Event – Radius hopes for big break with abaloparatide

Radius Health’s share price has been on the up in this year – and the rise is probably as much to do with takeover rumours as it is with high expectations for its lead compound, the osteoporosis project abaloparatide.

The parathyroid hormone analogue is due an FDA decision next March, and approval in Europe could come this year. But other dynamics at play in osteoporosis, including fierce competition from the likes of Amgen and the availability of cheap bisphosphonate drugs, could be holding back potential buyers.

Shire, Pfizer and Amgen have all been reported to be interested in the smaller group, although the rumours seem unfounded. Shire in particular seems an unlikely suitor as it has no osteoporosis therapies among its marketed drugs or in its pipeline. A spokesperson for Shire declined to comment and on the company’s second-quarter earnings call its chief executive, Flemming Ornskov, said the company was not focused on acquisitions but rather on paying down debt.

Company Radius Health
Project Abaloparatide SC
Market cap $2.45bn
Product NPV $1.15bn
% of market cap 47%
Event type EU/US approvals
Date Q4/March 30, 2017

Another potential bidder could be Lilly, which has not been linked with Radius but might want to shore up its osteoporosis franchise; its blockbuster Forteo is set to come off patent in 2018, and biosimilars are on the horizon.

Better Forteo?

Abaloparatide is essentially a Forteo me-too, which means that it could carry the same risk of osteosarcoma. But Radius’s project has shown a benefit over Forteo on bone mineral density measures in the phase III Active trial.

A Forteo biosimilar might be a blessing for Radius if it spurs Lilly into an acquisition, but it could also be a curse. A small physician survey by Jefferies analysts found that, although abaloparatide was generally seen as a modest improvement over Forteo, the vast majority – 85% – would first use a biosimilar version of Forteo if this were available.

Meanwhile, there are already cheap osteoporosis drugs in the form of bisphosphonates. Although these might appeal to payers, patient compliance is notoriously low owing to gastrointestinal side effects and a strict regimen that involves standing or sitting upright and not eating for 30 minutes after dosing.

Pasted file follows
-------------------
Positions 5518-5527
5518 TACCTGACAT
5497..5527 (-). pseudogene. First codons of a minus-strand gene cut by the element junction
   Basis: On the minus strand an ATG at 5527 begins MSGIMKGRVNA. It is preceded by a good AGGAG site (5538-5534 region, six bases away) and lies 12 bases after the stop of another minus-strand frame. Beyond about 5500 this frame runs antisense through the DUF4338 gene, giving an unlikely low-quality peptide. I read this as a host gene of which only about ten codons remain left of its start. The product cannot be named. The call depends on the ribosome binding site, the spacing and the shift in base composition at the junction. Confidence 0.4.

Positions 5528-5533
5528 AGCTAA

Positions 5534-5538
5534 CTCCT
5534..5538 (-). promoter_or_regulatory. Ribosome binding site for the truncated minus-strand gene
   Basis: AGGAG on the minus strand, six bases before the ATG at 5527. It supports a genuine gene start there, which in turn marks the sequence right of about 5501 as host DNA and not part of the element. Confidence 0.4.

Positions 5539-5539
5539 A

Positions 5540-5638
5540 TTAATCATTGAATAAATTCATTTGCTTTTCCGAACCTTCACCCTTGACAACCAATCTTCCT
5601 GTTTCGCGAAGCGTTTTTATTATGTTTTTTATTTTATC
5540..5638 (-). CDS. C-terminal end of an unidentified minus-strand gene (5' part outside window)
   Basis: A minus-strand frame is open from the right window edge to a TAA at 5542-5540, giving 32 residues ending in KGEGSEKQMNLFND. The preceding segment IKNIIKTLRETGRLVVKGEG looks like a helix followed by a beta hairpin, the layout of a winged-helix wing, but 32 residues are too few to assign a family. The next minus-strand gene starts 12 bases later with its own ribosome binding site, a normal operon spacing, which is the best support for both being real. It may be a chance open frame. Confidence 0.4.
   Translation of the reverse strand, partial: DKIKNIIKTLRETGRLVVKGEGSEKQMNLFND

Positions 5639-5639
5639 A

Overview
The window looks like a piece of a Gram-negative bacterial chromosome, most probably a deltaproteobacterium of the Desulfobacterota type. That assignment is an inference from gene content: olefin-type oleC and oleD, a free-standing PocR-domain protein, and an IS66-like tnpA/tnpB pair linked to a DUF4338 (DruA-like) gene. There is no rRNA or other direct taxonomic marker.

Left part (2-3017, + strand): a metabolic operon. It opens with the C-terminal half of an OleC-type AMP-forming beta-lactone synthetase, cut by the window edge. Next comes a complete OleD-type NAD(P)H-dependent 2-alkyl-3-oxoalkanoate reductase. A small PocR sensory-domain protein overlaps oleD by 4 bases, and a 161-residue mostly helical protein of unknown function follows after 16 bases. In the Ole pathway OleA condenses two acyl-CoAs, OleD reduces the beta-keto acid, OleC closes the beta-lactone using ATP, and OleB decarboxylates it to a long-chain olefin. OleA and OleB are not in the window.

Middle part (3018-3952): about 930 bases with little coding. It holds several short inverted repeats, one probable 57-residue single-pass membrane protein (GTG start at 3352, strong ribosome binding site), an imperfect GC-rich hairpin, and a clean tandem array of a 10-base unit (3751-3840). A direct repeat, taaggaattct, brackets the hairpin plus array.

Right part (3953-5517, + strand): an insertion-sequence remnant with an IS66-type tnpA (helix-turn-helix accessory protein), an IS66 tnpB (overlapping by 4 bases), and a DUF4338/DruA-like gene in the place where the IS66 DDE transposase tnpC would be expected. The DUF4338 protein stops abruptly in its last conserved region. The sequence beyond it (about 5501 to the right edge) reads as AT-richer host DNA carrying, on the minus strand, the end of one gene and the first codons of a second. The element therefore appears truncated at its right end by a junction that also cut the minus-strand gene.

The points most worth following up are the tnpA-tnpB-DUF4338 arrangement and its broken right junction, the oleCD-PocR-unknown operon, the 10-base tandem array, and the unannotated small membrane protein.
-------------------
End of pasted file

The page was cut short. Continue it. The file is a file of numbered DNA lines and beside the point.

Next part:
So, although abaloparatide’s approval looks likely, the product would enter a crowded market. And that is without taking into account Amgen, whose Prolia is set to be the top osteoporosis drug in 2022 and already has a replacement in place. Romosozumab was filed with the FDA in July on the back of results from the Frame study (Romo in the approval Frame, but franchise won’t be built in a day, February 22, 2016). 

Top-five osteoporosis drugs in 2022
Product Company Mechanism Status 2022e sales ($m)
Prolia Amgen Anti-RANKL MAb Marketed 2,455
Romosozumab Amgen/Astellas Anti-sclerostin MAb Filed 640
Forteo Lilly Parathyroid hormone Marketed 532
Viviant Pfizer Selective oestrogen receptor modulator Marketed 489
Abaloparatide SC Radius Health Parathyroid hormone analogue Filed 467

In Radius’s favour are compelling data: subcutaneous abaloparatide seemed to perform better in its pivotal Active study than romosozumab did in Frame, specifically on the endpoint of preventing non-vertebral fractures, although caution is obviously needed when comparing across studies.

And romo has been linked with osteonecrosis of the jaw, a side effect not been seen with abaloparatide.

Radius has a trump card up its sleeve in the form of an abaloparatide transdermal patch in phase II. Such a patch, if approved, could increase abaloparatide use by 25-30%, according to the Jefferies’ doctor poll.

Abaloparatide could bring in $467m by 2022, according to EvaluatePharma sellside consensus, but much of this depends on Radius finding a partner at the very least – and one that is willing to go up against Amgen.

Radius, which had $400m in cash as of the end of June, has said it plans to market the drug in the US itself and is looking for a partner elsewhere. This quest is no doubt helping to fuel takeover speculation.

The company is relatively cheap and there is little else behind these agents in the osteoporosis pipeline. But without firmer evidence that abaloparatide can capture a valuable slice of the market, any bid approach is likely to remain an investor fantasy.

To contact the writer of this story email Madeleine Armstrong in London at madeleinea@epvantage.com or follow @medtech_ma on Twitter

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